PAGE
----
"Have this mind among yourselves, which is yours in Christ Jesus, who, though he was in the form of God, did not count equality with God a thing to be grasped, but emptied himself, by taking the form of a servant, being born in the likeness of men. And being found in human form, he humbled himself by becoming obedient to the point of death, even death on a cross. Therefore God has highly exalted him and bestowed on him the name that is above every name, so that at the name of Jesus every knee should bow, in heaven and on earth and under the earth, and every tongue confess that Jesus Christ is Lord, to the glory of God the Father." Paul to the persecuted at Philippi (2:5-11)

19 November 2012

Black Friday

I am wondering how to redeem the Black Friday phenomenon in our culture. I'd think that such a huge gathering of people lined up in annual pilgrimage to pay homage to the gods of WalMart, China, Apple, and their ilk... that this would be an opportunity to be countercultural, to preach a different message, possibly transcending words. I guess its too late in the season to organize a movement, but there's always next year. Maybe we could band together to give something away. Or to serve folks, push their carts, load their cars for them, bag their baggage. Or maybe we could have a ministry fair in the WalMart parking lot where the masses could see and adopt Compassion children, donate to food banks, pick up a few packages of warm woolies for the homeless ministries. Wouldn't it be cool if WalMart had less of a run on GameBoys and more of a run on scarves, hats and socks?

I am, of course, boycotting China again this Advent. I try to not buy much Chinese plastic during the year, but Advent is an all out ban for me. I'm also considering boycotting chocolate, though that may be just me --not buying chocolate for me or eating any-- and not boycotting it in my gift giving, since I have kids.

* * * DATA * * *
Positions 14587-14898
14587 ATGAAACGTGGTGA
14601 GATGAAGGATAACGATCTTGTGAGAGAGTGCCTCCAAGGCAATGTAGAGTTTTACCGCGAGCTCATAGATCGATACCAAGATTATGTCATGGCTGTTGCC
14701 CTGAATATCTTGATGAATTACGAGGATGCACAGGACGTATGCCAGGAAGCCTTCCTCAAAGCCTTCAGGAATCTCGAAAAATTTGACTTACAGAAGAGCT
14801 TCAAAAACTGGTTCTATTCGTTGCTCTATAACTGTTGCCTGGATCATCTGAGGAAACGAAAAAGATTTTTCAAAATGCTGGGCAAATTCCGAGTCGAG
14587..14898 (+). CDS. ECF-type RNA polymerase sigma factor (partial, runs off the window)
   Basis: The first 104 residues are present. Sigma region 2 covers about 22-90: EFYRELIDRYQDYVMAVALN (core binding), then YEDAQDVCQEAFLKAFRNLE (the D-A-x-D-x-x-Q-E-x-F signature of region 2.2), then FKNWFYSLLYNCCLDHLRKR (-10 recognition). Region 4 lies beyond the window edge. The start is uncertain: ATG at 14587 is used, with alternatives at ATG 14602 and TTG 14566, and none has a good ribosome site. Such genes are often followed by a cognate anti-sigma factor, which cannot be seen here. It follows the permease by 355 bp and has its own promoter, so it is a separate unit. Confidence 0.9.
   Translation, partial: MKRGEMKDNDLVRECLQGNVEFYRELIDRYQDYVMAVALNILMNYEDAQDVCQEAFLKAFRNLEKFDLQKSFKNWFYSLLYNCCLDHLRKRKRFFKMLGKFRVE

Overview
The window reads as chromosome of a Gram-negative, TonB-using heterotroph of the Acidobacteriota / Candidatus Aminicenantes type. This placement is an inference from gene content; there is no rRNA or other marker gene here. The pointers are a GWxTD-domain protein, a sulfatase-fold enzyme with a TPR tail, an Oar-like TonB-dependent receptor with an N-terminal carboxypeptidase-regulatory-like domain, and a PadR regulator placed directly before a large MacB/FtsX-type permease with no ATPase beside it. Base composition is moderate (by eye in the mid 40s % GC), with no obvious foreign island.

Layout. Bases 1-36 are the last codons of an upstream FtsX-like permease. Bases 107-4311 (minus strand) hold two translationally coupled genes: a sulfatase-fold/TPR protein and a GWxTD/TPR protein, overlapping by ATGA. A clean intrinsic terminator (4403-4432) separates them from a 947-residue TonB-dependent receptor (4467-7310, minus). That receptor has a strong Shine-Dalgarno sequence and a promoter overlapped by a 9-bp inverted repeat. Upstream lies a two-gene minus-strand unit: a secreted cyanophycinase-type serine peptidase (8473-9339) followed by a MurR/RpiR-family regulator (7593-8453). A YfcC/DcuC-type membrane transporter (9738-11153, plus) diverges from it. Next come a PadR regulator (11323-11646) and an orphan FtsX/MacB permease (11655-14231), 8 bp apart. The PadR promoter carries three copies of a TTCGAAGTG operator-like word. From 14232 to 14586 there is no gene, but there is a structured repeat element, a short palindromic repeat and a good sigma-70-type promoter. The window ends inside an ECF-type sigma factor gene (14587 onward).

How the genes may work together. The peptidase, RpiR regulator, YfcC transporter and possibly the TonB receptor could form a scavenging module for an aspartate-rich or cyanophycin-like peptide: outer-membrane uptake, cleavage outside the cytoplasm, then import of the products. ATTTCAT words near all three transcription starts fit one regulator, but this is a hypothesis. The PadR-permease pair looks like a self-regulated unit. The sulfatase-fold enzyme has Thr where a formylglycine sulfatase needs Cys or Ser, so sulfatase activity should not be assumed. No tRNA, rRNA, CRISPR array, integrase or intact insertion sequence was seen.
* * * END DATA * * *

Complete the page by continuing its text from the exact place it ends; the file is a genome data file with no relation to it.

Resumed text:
As an aside, for those of you who say "why chocolate?" The vast majority of chocolate in the world (Fair Trade offerings being the exception) are made by the labors of exploited and even enslaved children. Every time you enjoy that Hershey bar, you're encouraging slave labor. Not so sweet.

Advent, in the Eastern Church, is seen as a lesser Lent, a time to repent and get ready for the great works that Christ has done for us in the Incarnation and the Resurrection (and all points between, before, and after). Of course in our culture its the opposite, party and buy. A month of gluttony and greed.

How about buying local, giving handmade gifts when you can, keeping Christmas small and meaningful, and saving the party-season for the Twelve Day Festival of the Incarnation, instead of jumping the gun and skipping the real reason for the Advent/Lesser Lent season.

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